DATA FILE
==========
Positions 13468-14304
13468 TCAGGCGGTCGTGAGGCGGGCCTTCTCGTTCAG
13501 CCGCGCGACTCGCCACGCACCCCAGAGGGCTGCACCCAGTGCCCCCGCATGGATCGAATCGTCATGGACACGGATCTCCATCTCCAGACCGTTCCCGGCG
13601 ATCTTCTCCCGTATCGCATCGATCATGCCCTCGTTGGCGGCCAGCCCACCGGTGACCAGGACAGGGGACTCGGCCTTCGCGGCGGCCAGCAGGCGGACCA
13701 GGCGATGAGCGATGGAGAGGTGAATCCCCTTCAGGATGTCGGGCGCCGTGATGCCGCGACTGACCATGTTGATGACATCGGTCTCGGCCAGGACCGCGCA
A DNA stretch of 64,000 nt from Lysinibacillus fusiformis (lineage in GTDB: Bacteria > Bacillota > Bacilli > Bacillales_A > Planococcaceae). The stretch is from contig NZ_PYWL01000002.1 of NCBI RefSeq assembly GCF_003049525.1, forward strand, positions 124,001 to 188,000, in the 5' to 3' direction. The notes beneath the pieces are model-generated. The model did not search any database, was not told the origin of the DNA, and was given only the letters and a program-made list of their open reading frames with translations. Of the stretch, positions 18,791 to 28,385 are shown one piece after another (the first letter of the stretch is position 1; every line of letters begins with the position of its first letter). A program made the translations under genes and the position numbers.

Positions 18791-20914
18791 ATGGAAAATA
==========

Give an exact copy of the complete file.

Positions 13468-14304
13468 TCAGGCGGTCGTGAGGCGGGCCTTCTCGTTCAG
13501 CCGCGCGACTCGCCACGCACCCCAGAGGGCTGCACCCAGTGCCCCCGCATGGATCGAATCGTCATGGACACGGATCTCCATCTCCAGACCGTTCCCGGCG
13601 ATCTTCTCCCGTATCGCATCGATCATGCCCTCGTTGGCGGCCAGCCCACCGGTGACCAGGACAGGGGACTCGGCCTTCGCGGCGGCCAGCAGGCGGACCA
13701 GGCGATGAGCGATGGAGAGGTGAATCCCCTTCAGGATGTCGGGCGCCGTGATGCCGCGACTGACCATGTTGATGACATCGGTCTCGGCCAGGACCGCGCA
A DNA stretch of 64,000 nt from Lysinibacillus fusiformis (lineage in GTDB: Bacteria > Bacillota > Bacilli > Bacillales_A > Planococcaceae). The stretch is from contig NZ_PYWL01000002.1 of NCBI RefSeq assembly GCF_003049525.1, forward strand, positions 124,001 to 188,000, in the 5' to 3' direction. The notes beneath the pieces are model-generated. The model did not search any database, was not told the origin of the DNA, and was given only the letters and a program-made list of their open reading frames with translations. Of the stretch, positions 18,791 to 28,385 are shown one piece after another (the first letter of the stretch is position 1; every line of letters begins with the position of its first letter). A program made the translations under genes and the position numbers.

Positions 18791-20914
18791 ATGGAAAATA